0h, no! Not again! This thought hit me almost physically as I saw the sudden news flash of the explosion of the Usuzan Volcano on the northern island of Hokkaido. The TV bulletin brought back memories of the Shimabara Unzen Volcano that exploded the same way nine years ago. Our Japan Emergency Team was the first group to arrive at that disaster scene and we battled for more than a month as ash rained down on the small Kyushu city.
At the same time flashbacks of similar disasters in Japan from the Okushiri, Hokkaido, earthquake, Kagoshima flood, Hachinohe earthquake, Niigata earthquake, Nasu flood and the mother of them allthe Kobe earthquake sparked my memory with scenes of unforgettable damage to property and human souls.
Having a disaster team in Mozambique at the terrible flooding at the same time left our team stretched pretty thin, but an urgent e-mail message to our volunteer members elicited an immediate response. Just a few hours later, the first team, loaded down with supplies, boarded the night train for Hokkaido.
As we prepared to board the train, we were informed that we could go only part of the way and we would have to find our own way as the tracks had been damaged. First thing in the morning we arrived at Hakodate, as far as the train could go. Now to move all the supplies- including blankets, instant food, water, canned food, milk, rice-to another train. It soon became a group effort as the train conductor and other workers helped move the supplies and eased the job.
We all piled aboard, supplies in tow, the absolute last train at the last station open, Oshamambe, Hokkaido. There, we faced another nightmare moving the supplies up and down stairs, again with the kind help of the JR staff and passersby, we loaded our bundles onto a vehicle to go to the soon-to-be-deserted area.
A stop by the city hall to arrange special permission to cross police lines and we were off. As we neared the final checkpoint, security looked tight. We stopped to talk to the police manning the checkpoint and discovered to our shock that there had just been another explosion and, permission or no permission, nobody was going to cross the line!
Now what to do! The only other alternative to the 15-minute trip to the Disaster Center, hub of the relief operations in Date City, was an 11-hour train trip around the mountain. Despite our pleas and demands, nobody was going to pass. Even though we had permission, it was issued before the explosion. There was nothing to be done.
Resigned to the inevitable, we returned to the station, repeated all our efforts moving the supplies, then began the long, torturous trip around.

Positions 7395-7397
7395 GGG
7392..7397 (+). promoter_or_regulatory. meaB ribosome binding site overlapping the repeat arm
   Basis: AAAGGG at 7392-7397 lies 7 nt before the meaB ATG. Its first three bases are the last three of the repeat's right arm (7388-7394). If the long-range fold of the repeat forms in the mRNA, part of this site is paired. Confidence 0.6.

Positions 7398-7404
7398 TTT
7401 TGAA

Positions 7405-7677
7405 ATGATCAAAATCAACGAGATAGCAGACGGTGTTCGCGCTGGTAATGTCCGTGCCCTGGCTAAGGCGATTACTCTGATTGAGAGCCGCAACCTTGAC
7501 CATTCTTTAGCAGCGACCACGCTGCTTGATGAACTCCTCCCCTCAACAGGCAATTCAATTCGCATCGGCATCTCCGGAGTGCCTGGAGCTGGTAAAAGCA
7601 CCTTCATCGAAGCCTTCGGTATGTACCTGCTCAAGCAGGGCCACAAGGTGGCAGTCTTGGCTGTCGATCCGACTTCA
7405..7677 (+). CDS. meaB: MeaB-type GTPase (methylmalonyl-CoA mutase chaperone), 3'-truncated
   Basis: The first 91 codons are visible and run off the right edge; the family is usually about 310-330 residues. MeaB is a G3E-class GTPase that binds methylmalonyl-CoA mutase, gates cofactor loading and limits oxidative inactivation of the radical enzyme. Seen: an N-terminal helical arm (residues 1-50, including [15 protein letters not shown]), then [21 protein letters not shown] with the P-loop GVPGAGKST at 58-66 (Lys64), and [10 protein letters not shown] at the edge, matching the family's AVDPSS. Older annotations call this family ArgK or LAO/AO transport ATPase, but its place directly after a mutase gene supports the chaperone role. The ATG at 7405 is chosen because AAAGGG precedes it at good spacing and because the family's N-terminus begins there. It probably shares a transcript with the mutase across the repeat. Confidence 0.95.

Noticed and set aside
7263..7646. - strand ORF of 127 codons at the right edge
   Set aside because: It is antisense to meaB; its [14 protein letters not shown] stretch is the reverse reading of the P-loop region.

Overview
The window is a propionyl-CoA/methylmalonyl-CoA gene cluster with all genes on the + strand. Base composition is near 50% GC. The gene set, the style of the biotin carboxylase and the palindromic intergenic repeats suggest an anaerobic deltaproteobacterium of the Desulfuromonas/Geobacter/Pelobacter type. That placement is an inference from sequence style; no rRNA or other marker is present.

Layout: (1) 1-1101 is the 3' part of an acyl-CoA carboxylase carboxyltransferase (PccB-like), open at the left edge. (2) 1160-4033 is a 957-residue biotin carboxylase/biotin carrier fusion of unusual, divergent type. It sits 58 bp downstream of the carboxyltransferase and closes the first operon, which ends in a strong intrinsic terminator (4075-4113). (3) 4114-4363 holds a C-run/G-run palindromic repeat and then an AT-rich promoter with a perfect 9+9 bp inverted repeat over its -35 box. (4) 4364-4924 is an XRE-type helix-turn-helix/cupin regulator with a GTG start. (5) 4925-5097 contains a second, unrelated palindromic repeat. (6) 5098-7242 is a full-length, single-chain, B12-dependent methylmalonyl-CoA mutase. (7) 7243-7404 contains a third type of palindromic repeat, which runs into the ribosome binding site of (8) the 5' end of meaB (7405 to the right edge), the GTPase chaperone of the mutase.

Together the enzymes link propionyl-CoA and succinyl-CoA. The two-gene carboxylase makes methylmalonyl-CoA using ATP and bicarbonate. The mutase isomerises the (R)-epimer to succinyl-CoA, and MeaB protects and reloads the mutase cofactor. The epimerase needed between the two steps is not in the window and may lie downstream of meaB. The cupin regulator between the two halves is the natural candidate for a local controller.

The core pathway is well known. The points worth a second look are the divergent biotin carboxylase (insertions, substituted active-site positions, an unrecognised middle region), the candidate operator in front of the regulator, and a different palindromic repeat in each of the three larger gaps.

Literally 11 hours later, we finally arrived at the Disaster Center. A bit of encouragement? The cities of Kobe and Shimabara had sent official communication to the city of Date introducing our Japan Emergency Team, telling them of our efforts in their disaster and requesting utmost assistance in our operations. After a quick introduction to the city officials, we delivered the supplies we had brought and checked out our new office. Only then, did we head to the Emergency Shelter to get some sleep.
Having worked at every domestic disaster in Japan over the past 10 years, I have spent a total of more than six months in such emergency shelters, usually set up in gymnasiums, schools or churches. But this one was amazing! Nearly 400 people crowded into a local gym! The biggest problem after the cold -remember it is Hokkaido!-was surely the unbelievably annoying buzz of snoring from 400 temporary homeless people crowded into one big room! We quickly found a place in a corner; fellow evacuees brought over blankets and we were set for the night.
Early the next morning, Operation Usuzan was in business and we began, as we always do in such situations, to set up telephone and computer systems, find a local partner and begin direct operations. A look outside the window and we found our partner -a church literally across the street from the Disaster Center. A quick visit with the pastor (who knew us well), some prayers together and we had an address to which to send emergency supplies as well as a local guide and staff.
More fun! The other pastor in the town just happened to be a former student of my dear Dad and said, "Ken-chan, you sure have grown since I last saw you when you were four!" By then the rest of the team was in control at the Disaster Center, handling volunteers, setting up information on each emergency shelter, receiving incoming disaster supplies.
Team members with time spent in Turkey, Kosovo, and Shimabara had a wealth of hard-earned experience to share with the flustered government officials trying to cope with the situation. I am beginning this from Date where the team has been since Mar. 31 and, while things have calmed down, the situation remains quite serious.
Nearly 8,000 people are still unable to return to their homes; our work today and yesterday included preparations for moving nearly 1,000 people to new shelters, preparing food to give out three times a day, sorting and labeling disaster supplies ranging from food to clothing and working at long-range plans.
The Japan Emergency Team began its mission in 1989 when 38 students from Chuo University volunteered to assist with the San Francisco Earthquake, thus becoming the first non-government overseas disaster operation from Japan.
It was a dark, dreary day when I had to give a speech to the assembled group of 120 students. I was very discouraged and trying to think of a way to breathe some life into an otherwise predictable speech. I mentioned to my hosts that I would like to ask if any of the students might be interested in going to San Francisco to help out: The administrators panicked! An official said,- "Ken-san, you can't do that! You know students these days are so self-centered, uncaring to start with.